A shortened enrichment procedure (25°C for 24 h) was compared with cold enrichment procedures (4°C for 1 to 3 weeks) and direct plating for isolation of Yersinia enterocolitica from commercial ground meat samples. The combined data of all recovery procedures showed that this organism was isolated from 34% of the ground beef samples. The highest isolation rate was 32% for the 4°C/3-week enrichment, followed by 28% for the 4°C/2-week enrichment, 26% for the 25°C/24-h enrichment, 22% for the 4°C/1-week enrichment, and 10% for direct plating. No significant differences (P > 0.05) in isolation rate occurred between the 4°C/3-week, 4°C/2-week, 25°C/24-h, and 4°C/1-week enrichments. The combined data of all recovery procedures showed that Y. enterocolitica was isolated from 64% of ground pork samples. The highest isolation rate was 48% for the 4°C/3-week enrichment, followed by 40% for the 25°C/24-h enrichment, 34% for the 4°C/2-week enrichment, 24% for the 4°C/1-week enrichment, and 24% for direct plating. No significant differences (P > 0.05) in isolation rate occurred between the 4°C/3-week, 25°C/24-h, and 4°C/2-week enrichments. During the plating phase of the experiment, the efficiency of a dye-containing, Yersinia-selective medium (KV202) was compared with that of a commercially available cefsulodin-irgasan-novobiocin medium. Recovery rates were similar for both media. However, KV202 agar differentiated Y. enterocolitica from such contaminating bacteria as Enterobacter, Serratia, and Salmonella by colony morphologic characteristics and color.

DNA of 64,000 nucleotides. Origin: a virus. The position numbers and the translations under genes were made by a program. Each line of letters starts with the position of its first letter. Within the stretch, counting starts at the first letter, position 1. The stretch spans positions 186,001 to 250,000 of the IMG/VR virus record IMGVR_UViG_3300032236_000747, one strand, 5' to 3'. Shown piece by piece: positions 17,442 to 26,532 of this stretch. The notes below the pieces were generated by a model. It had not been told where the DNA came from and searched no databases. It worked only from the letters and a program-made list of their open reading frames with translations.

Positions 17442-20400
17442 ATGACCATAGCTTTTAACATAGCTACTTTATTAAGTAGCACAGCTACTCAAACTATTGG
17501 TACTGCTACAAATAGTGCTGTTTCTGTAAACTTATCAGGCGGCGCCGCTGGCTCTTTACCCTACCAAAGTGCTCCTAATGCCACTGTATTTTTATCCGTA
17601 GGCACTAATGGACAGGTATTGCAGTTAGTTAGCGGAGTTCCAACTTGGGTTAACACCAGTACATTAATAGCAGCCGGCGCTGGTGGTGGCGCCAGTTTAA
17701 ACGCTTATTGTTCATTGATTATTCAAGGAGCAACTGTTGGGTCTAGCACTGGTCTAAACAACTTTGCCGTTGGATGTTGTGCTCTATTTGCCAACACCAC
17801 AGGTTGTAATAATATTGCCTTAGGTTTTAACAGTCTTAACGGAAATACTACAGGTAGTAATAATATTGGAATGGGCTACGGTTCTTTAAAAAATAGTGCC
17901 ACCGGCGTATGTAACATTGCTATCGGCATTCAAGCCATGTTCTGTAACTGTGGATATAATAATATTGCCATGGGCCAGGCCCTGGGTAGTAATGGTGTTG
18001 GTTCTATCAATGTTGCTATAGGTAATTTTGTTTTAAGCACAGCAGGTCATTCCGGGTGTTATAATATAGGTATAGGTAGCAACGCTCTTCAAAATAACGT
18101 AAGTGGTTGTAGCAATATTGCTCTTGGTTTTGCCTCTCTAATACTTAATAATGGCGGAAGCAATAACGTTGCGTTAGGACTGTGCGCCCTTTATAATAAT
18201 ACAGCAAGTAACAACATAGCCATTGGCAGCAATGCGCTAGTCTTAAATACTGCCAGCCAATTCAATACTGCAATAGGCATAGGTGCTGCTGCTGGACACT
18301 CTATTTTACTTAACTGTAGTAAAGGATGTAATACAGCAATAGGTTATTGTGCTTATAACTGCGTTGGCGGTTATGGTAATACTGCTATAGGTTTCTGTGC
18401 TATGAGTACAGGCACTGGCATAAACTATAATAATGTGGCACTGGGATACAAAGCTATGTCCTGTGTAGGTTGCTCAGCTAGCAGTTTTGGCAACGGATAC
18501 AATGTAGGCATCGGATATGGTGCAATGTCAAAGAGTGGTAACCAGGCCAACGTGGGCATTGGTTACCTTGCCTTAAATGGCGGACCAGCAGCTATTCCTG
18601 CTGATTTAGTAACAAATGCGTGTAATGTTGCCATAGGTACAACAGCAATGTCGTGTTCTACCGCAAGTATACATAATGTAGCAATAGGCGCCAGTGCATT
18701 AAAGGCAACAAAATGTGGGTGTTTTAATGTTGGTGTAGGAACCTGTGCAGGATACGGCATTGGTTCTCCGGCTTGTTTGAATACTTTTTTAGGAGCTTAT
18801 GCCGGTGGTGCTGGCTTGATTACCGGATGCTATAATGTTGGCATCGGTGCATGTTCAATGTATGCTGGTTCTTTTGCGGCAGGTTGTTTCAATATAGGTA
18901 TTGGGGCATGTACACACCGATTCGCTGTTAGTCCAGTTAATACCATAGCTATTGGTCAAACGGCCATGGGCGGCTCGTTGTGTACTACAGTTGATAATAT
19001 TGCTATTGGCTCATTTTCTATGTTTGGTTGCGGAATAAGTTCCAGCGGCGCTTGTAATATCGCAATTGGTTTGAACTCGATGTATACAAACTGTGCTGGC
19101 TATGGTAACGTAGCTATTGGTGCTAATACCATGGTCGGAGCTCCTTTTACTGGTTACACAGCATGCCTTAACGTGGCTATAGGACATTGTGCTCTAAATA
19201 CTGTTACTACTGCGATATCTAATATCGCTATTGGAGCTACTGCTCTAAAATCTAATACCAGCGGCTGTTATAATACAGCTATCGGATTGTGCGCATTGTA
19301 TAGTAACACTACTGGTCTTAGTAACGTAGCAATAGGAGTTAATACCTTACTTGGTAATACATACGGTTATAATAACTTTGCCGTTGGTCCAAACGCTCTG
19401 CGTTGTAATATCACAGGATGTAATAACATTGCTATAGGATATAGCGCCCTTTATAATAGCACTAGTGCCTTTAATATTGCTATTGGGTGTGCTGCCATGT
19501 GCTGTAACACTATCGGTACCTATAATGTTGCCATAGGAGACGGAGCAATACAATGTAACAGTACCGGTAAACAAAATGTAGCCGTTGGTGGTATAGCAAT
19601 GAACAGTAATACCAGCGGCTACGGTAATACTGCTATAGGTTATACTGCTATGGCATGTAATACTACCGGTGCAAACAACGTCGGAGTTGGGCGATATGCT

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Author notes

Contribution from the Kansas Agricultural Experiment Station, no. 99-87-J.